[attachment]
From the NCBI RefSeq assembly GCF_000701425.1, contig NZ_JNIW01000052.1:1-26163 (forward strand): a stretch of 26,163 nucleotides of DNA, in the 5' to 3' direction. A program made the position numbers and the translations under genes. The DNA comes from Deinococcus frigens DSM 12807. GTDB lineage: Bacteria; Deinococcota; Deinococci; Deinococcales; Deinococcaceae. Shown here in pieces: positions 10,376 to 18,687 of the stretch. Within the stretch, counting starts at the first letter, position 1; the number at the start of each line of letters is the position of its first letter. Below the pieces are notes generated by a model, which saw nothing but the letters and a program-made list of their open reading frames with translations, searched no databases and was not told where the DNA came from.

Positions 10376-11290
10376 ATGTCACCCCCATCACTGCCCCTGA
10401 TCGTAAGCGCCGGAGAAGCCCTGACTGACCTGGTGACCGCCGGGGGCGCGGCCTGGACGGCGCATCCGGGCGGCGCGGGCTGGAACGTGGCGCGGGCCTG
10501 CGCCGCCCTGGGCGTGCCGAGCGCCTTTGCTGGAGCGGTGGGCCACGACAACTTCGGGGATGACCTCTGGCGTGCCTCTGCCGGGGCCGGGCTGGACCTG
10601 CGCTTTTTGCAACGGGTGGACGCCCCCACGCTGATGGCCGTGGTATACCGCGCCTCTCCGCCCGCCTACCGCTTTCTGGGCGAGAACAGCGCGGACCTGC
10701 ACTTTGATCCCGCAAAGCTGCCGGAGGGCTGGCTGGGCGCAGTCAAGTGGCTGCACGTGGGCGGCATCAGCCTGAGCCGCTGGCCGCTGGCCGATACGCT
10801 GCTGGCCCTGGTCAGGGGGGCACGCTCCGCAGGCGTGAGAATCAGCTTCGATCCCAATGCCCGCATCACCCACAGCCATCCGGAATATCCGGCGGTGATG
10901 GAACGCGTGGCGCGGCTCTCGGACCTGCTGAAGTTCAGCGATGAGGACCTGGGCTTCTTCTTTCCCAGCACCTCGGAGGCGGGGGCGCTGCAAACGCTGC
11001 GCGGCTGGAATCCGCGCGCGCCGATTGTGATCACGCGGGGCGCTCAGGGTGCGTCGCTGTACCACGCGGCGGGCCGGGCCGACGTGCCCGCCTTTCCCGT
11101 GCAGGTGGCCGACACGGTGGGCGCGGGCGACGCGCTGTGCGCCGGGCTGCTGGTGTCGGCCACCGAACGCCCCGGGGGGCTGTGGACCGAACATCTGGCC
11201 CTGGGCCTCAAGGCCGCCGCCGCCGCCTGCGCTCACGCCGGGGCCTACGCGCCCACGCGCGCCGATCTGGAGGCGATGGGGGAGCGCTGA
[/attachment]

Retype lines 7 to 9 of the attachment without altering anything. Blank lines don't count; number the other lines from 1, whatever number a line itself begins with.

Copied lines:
10701 ACTTTGATCCCGCAAAGCTGCCGGAGGGCTGGCTGGGCGCAGTCAAGTGGCTGCACGTGGGCGGCATCAGCCTGAGCCGCTGGCCGCTGGCCGATACGCT
10801 GCTGGCCCTGGTCAGGGGGGCACGCTCCGCAGGCGTGAGAATCAGCTTCGATCCCAATGCCCGCATCACCCACAGCCATCCGGAATATCCGGCGGTGATG
10901 GAACGCGTGGCGCGGCTCTCGGACCTGCTGAAGTTCAGCGATGAGGACCTGGGCTTCTTCTTTCCCAGCACCTCGGAGGCGGGGGCGCTGCAAACGCTGC